Growth, diversity and community. The Interlochen Center for the Arts hosts performances from more than a dozen students to celebrate the completion of a 30-year campus master plan that has transformed the school from a summer music organization to a year-round multidisciplinary global arts and education institution. One Detroit’s Christy McDonald discusses the organization’s evolution with Interlochen President Trey Devey.
Christy McDonald, One Detroit, DPTV: Trey Devey from Interlochen, it’s great to see you and what a fantastic celebration this fall; really the culmination of 30 years– a 30-year plan.
Trey Devey, President, Interlochen Center for the Arts: Yeah, yeah. Thank you, Christy. We couldn’t be more proud of our community and the tenacity to get to this point over these three decades.
Christy McDonald: Talk to us specifically about some of the facilities that stand out and how they are state of the art.
Trey Devey: The beautiful thing about each of the facilities is that our faculty and artistic leaders helped guide the development of those projects. So when you’re in the writing house, as an example, and if you’re interested in creative writing, I know every time I go in there, there’s the fireplace. There’s these small, intimate nooks and crannies. You just want to write your first novel. The music center was the largest single project in the history of Interlochen, so that was a $24 million, 60,000 square foot facility. Rivals anything that you would experience at the collegian or the professional level. And then some of the more recent projects, where the Dance Center right on the shores of Green Lake, it’s essentially this fishbowl. All glass, can see out to the water, can see the work of the dancers from all over campus. But because we engaged our artistic leaders, we ended up with facilities that were just really purpose-designed for those students.
Christy McDonald: Talk about the importance of expanding this kind of fine arts education for young people.
Trey Devey: Creative education is going to be one that will stand the test of time. The arts develop this level of resilience that our students are going to need now and in the future. You know, we know that about half of our kids will go into the arts in some form, and half of them will go into other fields, but they’ll take their creativity with them wherever they go.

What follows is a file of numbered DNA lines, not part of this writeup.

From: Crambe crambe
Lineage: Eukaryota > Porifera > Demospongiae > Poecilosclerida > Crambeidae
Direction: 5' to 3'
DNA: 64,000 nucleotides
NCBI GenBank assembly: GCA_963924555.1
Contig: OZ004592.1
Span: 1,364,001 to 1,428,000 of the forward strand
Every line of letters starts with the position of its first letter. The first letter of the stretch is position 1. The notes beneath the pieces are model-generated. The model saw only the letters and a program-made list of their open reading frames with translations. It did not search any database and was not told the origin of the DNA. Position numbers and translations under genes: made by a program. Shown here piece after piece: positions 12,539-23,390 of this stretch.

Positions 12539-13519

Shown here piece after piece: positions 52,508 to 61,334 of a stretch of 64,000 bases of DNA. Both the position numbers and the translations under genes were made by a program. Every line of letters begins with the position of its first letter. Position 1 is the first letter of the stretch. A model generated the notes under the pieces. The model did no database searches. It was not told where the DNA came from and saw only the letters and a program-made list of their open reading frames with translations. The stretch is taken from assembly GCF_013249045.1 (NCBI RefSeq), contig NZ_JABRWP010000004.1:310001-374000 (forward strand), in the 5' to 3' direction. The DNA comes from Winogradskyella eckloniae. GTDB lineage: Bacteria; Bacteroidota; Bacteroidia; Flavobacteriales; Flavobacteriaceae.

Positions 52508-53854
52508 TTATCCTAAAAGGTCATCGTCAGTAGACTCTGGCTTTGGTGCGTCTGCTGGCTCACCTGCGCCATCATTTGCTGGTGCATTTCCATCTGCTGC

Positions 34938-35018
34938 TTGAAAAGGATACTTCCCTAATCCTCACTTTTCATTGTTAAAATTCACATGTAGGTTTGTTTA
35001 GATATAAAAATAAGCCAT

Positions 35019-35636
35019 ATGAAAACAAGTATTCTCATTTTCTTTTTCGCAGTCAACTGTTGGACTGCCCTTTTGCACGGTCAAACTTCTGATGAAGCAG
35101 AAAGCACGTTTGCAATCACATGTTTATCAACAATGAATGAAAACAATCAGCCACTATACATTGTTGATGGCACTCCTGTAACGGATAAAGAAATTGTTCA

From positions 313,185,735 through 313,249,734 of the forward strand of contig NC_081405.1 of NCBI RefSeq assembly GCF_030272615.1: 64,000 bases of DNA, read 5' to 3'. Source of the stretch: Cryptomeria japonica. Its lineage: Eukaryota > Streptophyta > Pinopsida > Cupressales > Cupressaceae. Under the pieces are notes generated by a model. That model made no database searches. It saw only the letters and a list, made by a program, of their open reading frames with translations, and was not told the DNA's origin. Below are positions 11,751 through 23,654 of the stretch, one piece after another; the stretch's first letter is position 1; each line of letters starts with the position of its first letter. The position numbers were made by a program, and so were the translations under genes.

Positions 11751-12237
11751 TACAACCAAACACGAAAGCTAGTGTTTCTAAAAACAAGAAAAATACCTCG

Christy McDonald: So when you celebrated this major milestone, this 30-year master plan course, all of the students were a big part of that and the performance. Describe what the weekend was like.
Trey Devey: We brought all of our campus together. We dedicated the final two facilities, the Dance Center and the Dow House, which is the residence hall. And then we had a series of performances throughout the day on Friday, covering all of the disciplines in these various spaces. And so that was-that was amazing. And then we came together again that evening, and this was students, faculty, staff, alumni, supporters and-and we said, thank you. Then we talked a bit about where we’re going and we’re-we’re seven years away from our 100th anniversary. And so we talked about how we want to be even more excellent for our students and how we want to provide even greater access. So these two themes are really where we’re going in the-in the years ahead.
Christy McDonald: I love when you talk about access and being able to expand. What are some of the maybe specific plans about getting to other areas and seeing this is an opportunity for you to be able to come here to Interlochen?
Trey Devey: We’ve started programs in various areas around the country. Detroit is an area focus. We’ve got a program called Opportunity Scholars, which is essentially saying if you’ve got passion and potential and we see that promise in you, we don’t want the price of Interlochen to stand in the way. So there are scholarships that are available for students to come in the summer. Eventually, what we’d like to achieve is to meet the full demonstrated financial need of every young person who applies. So if you’re accepted, we’re going to meet your family’s full demonstrated need. That’s what we hope to do. And so between now and our 100th anniversary, it’s our goal when we enter our second century of Interlochen. That’s the, you know, that’s the gift that we want to give to everyone in Michigan and really beyond.
Christy McDonald: What do you see on the horizon of how the pandemic has changed the arts and how you have responded to that at Interlochen?
Trey Devey: Well, for one thing, we’ve-we’ve begun virtual education and over the last 18, 19 months, we’ve served about 3,000 young people through online education. And this has been a real opportunity for us to break down barriers and bring our faculty to-to more young people.
Christy McDonald: Well, we can’t wait to see what happens in these next seven years Trey, and we fully expect to check in with you along the way and then celebrate 100 years of Interlochen very, very soon. It will be great.
Trey Devey: Oh, thank you, Christy. It’s tremendous to be on your show. I really appreciate it.
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